New Page (above)

Old Page (below)

Monday, August 17, 2009

Garth Thornton Resigns from Judging at the Benoit Mandelbrot Fractal Art Contest 2009

While it may not be official yet, a  response by Garth Thornton to a thread at early today gives a fairly clear impression that he intends to step down from his new judging role at the Benoit Mandelbrot Fractal Art Contest 2009.

I have come to the conclusion that there is likely to be sufficient perception of conflict of interest that I should resign as a judge. I have no regrets except for the resulting inconvenience, and apologize to anyone who may be disappointed with my decision.
(Garth Thornton on

Here's more of Garth's comment. He is responding to previous postings by Dave Makin and Terry Wright regarding conflicts of interest:


having trust in a panel is an easy answer. However, I have to disagree with this position, as the whole point of conflict of interest issues is not to rely on integrity. For a contest, anyone of questionable integrity or clearly lacking in credibility should not be a judge anyway. More generally, whether the context is awarding financial contracts or judging contests, a series of questions may be asked. First, people are expected to declare any personal conflicts of interest. Then there may be consideration given to whether the interests have a material or other effect on the outcome, and whether the person should participate or be party to any discussions, and whether or not they should have a vote. The exact approach depends on the kind of organization. In many contexts it is standard for the person to step aside from the entire process. Both objective and perceived conflicts of interest have to be considered.


While I'm not in a position to give an official statement, I was told that a maximum of 25 contest entries will be the only exhibits, so I would be surprised if that is not the case. I assume that Rick was speaking hypothetically or referring to past contests.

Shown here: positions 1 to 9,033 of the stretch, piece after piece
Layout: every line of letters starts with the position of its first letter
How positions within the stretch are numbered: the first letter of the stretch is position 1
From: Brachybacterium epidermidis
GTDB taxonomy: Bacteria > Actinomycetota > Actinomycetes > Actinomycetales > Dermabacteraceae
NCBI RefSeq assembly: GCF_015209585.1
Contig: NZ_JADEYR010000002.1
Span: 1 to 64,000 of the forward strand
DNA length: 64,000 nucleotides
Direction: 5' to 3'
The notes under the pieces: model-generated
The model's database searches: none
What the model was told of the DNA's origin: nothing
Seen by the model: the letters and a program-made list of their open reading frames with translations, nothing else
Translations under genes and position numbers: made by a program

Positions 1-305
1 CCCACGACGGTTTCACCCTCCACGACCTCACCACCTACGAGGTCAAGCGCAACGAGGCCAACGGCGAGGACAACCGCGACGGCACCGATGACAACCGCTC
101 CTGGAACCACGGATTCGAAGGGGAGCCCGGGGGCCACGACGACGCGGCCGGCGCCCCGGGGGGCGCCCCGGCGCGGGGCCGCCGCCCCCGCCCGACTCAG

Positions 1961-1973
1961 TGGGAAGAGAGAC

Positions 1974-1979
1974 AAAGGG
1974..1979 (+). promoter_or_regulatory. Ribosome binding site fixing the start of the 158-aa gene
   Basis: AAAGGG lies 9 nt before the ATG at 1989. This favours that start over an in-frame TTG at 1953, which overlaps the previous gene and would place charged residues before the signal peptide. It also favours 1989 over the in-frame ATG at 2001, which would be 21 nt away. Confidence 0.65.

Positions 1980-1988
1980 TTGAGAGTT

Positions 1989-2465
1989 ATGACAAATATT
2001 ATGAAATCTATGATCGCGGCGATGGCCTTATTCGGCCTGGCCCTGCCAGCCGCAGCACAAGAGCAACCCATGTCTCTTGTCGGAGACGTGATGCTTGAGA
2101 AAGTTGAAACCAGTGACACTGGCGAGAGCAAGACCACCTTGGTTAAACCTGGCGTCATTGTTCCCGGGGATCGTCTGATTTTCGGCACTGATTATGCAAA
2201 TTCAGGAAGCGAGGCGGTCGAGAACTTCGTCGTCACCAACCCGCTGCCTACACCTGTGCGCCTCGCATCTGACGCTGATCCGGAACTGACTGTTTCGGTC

I'd like to clarify a few points on the way.

First, I think you've misstated the summary: my claim did not include that you should just trust me, it was that since I did not regard the financial outcome or the overall effect as significant, trust was not a factor. However, obviously if one does not accept my assertion, it would be a factor.

The second is where you say "could receive financial gain as a direct result of the competition." I think indirect is the correct term, as there is no sales presence or even advertising at the exhibition or contest website, and no deals being done. A closer analogy might be product placement, which is totally indirect. The implication of direct financial gain covers a range of possibilities, none of which apply here. Calling it indirect still makes your point, without misrepresentation.

The third is the subsequent statement "A reasonable person might further conclude that chances to procure personal gain for both of you are also substantial." This has some ambiguity, as syntactically it qualifies the chances as substantial, while conveying a suggestion that the gain is substantial. There is also the ambiguity between the two meanings of substantial, "having substance" and "huge". Thus, readers could take away an impression anywhere between "a tangible chance of making some gain" and "could make a fortune". I only mention this because on a first quick reading I got the latter sense and had to read it again for the presumably intended meaning. I just want to add that a reasonable person could only conclude that either of us could make a large amount of money from this contest if they are totally out of touch with market realities.

Although I've argued that the actual conflict of interest is not significant, I accept that perceived conflict is an issue. It is an honor to be selected as a judge, but that's not a big motivator for me so it mostly amounts to a service (ok, with some pleasure in assessing the merits and voting for the best.) However, if people perceive a conflict of interest, it devalues the service. There are always a few people who are "wrong, somewhere on the internet," so satisfying everyone can't be my goal. Nor can it be a popularity contest, or a vote of confidence in integrity, because that isn't the question.

I have come to the conclusion that there is likely to be sufficient perception of conflict of interest that I should resign as a judge. I have no regrets except for the resulting inconvenience, and apologize to anyone who may be disappointed with my decision.

It's possible that I may get around to producing a contest entry, but I had no prior plans to do so and this was not a factor.


Thursday, August 13, 2009

Conflicts of Interest in the Benoit Mandelbrot Fractal Art Contest

So whatever gave you the idea I'd eat you and sell your eggs through my produce company?

Don't you trust us?

I am starting this post with a premise. Either the organizers and sponsors of the Benoit Mandelbrot Fractal Art Contest know absolutely nothing about how to run an art contest, or they have chosen to deliberately disregard established safeguards and universally accepted standards and practices.

I continue to be surprised by how many of Orbit Trap's antagonists seem to believe that Tim and I are just making up contest regulations out of whole cloth, or are trying to impose our own eccentric guidelines on the beleaguered BMFAC. Take, for example, this recent remark by Ken Childress on his blog (find link via Google):